January 01, 1970





Raised in
the same Georgia environs that bred the equally outspoken Indigo Girls,
Michelle Malone has maintained a respectable recording career encompassing rock,
pop, gospel, blues and independent efforts for the better part of the past 25
years. While the bulk of her efforts have largely escaped public notice, Day 2 may very well provide a new
beginning, thanks to a set of songs that are firmly assertive and far more
tenacious in terms of their approach.


For the
most part, Malone aims to strike a responsive chord, be it in the rowdy riposte
and outsider’s view of “Other Girls,” the pointedly political “Immigration
Game” or her heartbreaking family history, detailed not once, but twice,
through both “Marlboro Man” and “St. Peter.” Malone relates these turbulent
tales through individual reflection and a singular point of view, but filtered
though the sensual sway of “Day 2,” the bluesy stomp of “Chicken Lickin’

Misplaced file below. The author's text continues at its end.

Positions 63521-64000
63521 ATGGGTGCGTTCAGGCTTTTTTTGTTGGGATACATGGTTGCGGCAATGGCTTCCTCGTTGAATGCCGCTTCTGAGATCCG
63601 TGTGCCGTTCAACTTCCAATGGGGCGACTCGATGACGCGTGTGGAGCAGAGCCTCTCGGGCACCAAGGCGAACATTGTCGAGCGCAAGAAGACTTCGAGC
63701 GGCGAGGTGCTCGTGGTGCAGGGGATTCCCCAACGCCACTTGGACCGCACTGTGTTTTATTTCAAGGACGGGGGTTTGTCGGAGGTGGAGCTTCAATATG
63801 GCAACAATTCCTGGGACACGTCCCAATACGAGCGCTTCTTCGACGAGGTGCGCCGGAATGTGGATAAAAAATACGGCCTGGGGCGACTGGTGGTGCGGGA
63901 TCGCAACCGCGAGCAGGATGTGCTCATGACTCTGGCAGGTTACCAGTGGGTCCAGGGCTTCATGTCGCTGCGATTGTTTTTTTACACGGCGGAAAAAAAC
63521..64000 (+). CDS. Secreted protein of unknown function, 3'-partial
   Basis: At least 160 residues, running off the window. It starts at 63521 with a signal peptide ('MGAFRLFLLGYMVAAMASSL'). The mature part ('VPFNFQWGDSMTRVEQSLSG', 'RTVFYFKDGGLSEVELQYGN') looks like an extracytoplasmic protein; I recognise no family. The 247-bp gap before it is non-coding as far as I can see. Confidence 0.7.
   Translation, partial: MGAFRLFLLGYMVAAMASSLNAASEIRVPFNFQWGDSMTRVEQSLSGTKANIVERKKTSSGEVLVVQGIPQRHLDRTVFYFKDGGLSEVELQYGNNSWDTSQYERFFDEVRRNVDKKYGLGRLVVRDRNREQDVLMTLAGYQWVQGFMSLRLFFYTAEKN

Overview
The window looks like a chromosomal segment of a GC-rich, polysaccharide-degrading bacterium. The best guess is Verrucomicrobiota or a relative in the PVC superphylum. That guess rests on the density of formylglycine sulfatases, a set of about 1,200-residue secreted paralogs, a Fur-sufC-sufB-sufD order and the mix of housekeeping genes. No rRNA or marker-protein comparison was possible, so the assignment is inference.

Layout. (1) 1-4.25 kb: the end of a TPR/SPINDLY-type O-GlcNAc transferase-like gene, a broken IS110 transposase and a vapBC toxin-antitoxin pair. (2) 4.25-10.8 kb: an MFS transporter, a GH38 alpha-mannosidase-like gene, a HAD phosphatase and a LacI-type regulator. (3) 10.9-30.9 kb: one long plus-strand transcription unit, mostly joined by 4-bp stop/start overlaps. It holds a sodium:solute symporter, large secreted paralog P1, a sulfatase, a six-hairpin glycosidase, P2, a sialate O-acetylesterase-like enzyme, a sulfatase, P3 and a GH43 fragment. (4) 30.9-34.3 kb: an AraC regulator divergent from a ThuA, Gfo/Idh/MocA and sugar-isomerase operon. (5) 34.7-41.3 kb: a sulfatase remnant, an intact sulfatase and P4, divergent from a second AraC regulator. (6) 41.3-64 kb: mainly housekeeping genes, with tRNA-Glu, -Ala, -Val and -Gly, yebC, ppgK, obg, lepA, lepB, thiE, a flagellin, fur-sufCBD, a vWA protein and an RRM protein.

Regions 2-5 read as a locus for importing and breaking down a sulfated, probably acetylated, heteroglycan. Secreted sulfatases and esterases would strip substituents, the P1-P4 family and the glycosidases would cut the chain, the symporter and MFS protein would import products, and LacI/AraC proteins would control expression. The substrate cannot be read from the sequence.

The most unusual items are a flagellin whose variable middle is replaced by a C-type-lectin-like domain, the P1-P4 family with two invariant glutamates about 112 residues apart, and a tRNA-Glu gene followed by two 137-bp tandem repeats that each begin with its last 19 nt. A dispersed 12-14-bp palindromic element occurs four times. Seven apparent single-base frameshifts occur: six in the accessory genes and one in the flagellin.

Boogie” and the gospel shuffle that propels the aforementioned “Immigration
Game,” the immediacy of the material becomes all the more emphatic. Likewise,
when “St. Peter” finds Malone baring her soul and lamenting the fact she was
unable to bid her dying father farewell (“While I was crying out on the
highway/I never got to tell him goodbye or how I loved him”), the emotion’s so
raw and visceral, the listener almost feels like they’re intruding on a private


Shawn Mullins, no slacker himself when it comes to relaying irony through
discourse, pushes Malone to exorcise her inner demons and express some frenzied
frustrations, the result being an album that’s seethes with passion and
defiance. From the dawn of Day
2 forward, it’s
increasingly clear Malone ought not be overlooked any more.


DOWNLOAD: “Marlboro Man,” “Immigration
Game,” “St. Peter” LEE ZIMMERMAN


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